Good Family Dogs
- No breed is a “good family dog” unless the following are done:
Get a dog from a reputable breeder or rescue
Socialise your puppy early and think about puppy social classes which should be run by an experienced, positive trainer.
Train your puppy using positive reinforcement (treats/toys/praise etc) from an early age so he learns what to do & understands your language!
Learn about your breed or cross breed – understand his needs and language!
Never leave young children unsupervised with any dog, accidents can happen easily.
Teach your children how to behave with a dog and when its resting/sleeping to leave it alone – reward young children for getting it right.
This breed is sweet, gentle, peaceful dog that fits in well to family life. Needs an owner that is consistent as can sometimes seem a bit stubborn, but with good positive reward based training they can do well. They have a deep musical bark. With proper training, they are obedient, but when they pick up an interesting smell, it’s sometimes hard to get their attention, as they like to follow their noses and may not even hear you calling them back. Happy by the fireside or on a country walk, he is a dog capable of hunting his natural prey, the hare, persistently at a relatively slow pace over prodigious distances. Be careful not to over feed.
Height: Males 12 – 15 inches – Females 11 – 14 inches
Weight: Males 50 – 65 pounds – Females 45 – 60 pounds
Coat care: The smooth, shorthaired coat is easy to groom. Wipe under the ears every week. This breed is a constant shedder.
One of the most popular Hounds he still retains his natural hunting instinct. Their noses guide them through life, and they’re never happier than when following an interesting scent. The Beagle originally was bred as a scenthound to track small game, mostly rabbits and hare. They aren’t yappy dogs, but they do have three distinct vocalizations — a bark/growl, a baying howl, and a half-baying howl. Beagles have approximately 220 million scent receptors compared to the paltry 5 million or so in people, which makes them very good at picking up scents and they are always sniffing some scent out during walks. Gentle affecionate dogs that require daily physical and mental exercise. If left alone and not exercised can become destructive. Needs early sociaising and training positively.
Height: 13 inches to 15 inches at the shoulder
Weight: 18 and 30 pounds.
Coat care: Beagles shed, but because their hair is short, it isn’t too noticeable. Brush at least once a week. Since Beagles are drop-eared dogs, air doesn’t circulate well inside their ears and they can get infections. Check their ears at least every two weeks for signs of infection or waxy buildup. Check them also if you notice your Beagle shaking his head a lot or scratching at his ears. Never allow water or oils to enter his ears.
Bernese Mountain Dogs
A working bred used as a draught dog, and also employed in herding sheep and cattle. Wonderful temperament he is known for being loyal, affectionate, eager to please, and intelligent. He’s easy to train, if you allow him time to analyze what you want him to do. Most of all, he has a happy-go-lucky attitude about life. He does well with children of all ages and with adults. Needs daily exercise both physically and mentally along with early socialising and positive training. Despite his beauty and excellent temperament — or perhaps because of these qualities — Berners are struggling to survive today. The breed has a small gene pool, which has resulted in numerous health problems related to inbreeding. As more people find out about the breed, many dogs with health problems are being bred with little or no regard to the effect this has on the breed as a whole. Those considering a Bernese Mountain Dog must be very careful to buy a puppy only from a reputable breeder.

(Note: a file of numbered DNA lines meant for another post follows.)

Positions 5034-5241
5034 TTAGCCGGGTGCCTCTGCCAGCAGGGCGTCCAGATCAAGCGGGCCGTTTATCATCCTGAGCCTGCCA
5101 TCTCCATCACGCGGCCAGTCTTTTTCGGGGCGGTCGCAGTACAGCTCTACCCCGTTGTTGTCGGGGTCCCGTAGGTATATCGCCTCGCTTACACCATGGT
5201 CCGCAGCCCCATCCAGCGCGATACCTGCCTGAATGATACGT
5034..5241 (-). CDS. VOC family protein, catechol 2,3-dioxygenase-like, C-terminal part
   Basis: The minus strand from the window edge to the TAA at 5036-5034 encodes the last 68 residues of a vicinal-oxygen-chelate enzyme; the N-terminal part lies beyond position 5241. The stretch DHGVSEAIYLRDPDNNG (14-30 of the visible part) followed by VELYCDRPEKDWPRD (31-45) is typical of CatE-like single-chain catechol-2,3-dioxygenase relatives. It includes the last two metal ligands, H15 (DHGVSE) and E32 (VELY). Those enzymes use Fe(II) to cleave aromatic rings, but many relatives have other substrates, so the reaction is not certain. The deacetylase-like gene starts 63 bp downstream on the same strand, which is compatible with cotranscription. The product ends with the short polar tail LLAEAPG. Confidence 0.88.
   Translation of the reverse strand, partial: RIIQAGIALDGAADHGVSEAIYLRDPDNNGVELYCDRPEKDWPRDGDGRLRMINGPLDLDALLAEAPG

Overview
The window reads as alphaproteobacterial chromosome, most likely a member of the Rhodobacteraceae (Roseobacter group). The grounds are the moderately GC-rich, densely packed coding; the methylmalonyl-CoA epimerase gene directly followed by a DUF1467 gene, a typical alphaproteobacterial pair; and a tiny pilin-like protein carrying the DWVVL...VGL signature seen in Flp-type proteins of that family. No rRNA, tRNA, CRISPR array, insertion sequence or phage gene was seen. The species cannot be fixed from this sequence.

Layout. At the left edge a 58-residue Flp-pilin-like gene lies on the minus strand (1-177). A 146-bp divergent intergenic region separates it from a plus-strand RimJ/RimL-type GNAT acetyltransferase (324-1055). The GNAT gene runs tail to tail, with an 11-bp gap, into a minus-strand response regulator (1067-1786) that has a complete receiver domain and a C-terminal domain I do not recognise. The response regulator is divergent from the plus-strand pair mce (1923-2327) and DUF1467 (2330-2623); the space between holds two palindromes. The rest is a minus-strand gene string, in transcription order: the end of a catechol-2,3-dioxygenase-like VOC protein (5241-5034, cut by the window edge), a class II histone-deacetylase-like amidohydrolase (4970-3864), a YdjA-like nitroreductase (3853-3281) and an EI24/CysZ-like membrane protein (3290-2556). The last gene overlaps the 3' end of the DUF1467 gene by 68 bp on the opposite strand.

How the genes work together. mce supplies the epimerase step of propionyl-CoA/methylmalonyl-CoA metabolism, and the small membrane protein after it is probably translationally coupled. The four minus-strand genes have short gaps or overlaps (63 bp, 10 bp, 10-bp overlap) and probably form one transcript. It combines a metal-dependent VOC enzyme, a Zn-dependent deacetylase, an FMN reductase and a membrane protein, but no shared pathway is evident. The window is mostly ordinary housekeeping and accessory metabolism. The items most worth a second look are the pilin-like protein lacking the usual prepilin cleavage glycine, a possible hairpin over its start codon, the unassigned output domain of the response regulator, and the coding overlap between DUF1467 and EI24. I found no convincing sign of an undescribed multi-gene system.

Height: 1 foot, 11 inches to 2 feet, 3 inches tall at the shoulder
Weight: 70 to 115 pounds
Coat care: He sheds moderately all year and heavily in the spring and Autumn. Brushing several times a week helps reduce the amount of hair around the house and keeps the coat clean and tangle-free
Maybe a small breed, but not a lap dog. The Boston Terrier is gentle, alert, very intelligent, well-mannered and enthusiastic. Without the proper amount of mental and physical exercise it can become rambunctious and a bit high strung. Loves playing ball games and running around, but not a very high energy dog breed. Quite a sensitive dog so not ideal for families with small children. If socialised as a puppy gets on well with other dogs and other animals. Can have health problems due to unnaturally short face that have breathing difficulties when stressed by exertion in hot or cold weather and can overheat if they are pushed too hard. They may also snore or drool. Can be prone to eye problems. Only get through a reputable breeder.
Height: 15 – 17 inches
Weight: 10 – 25 pounds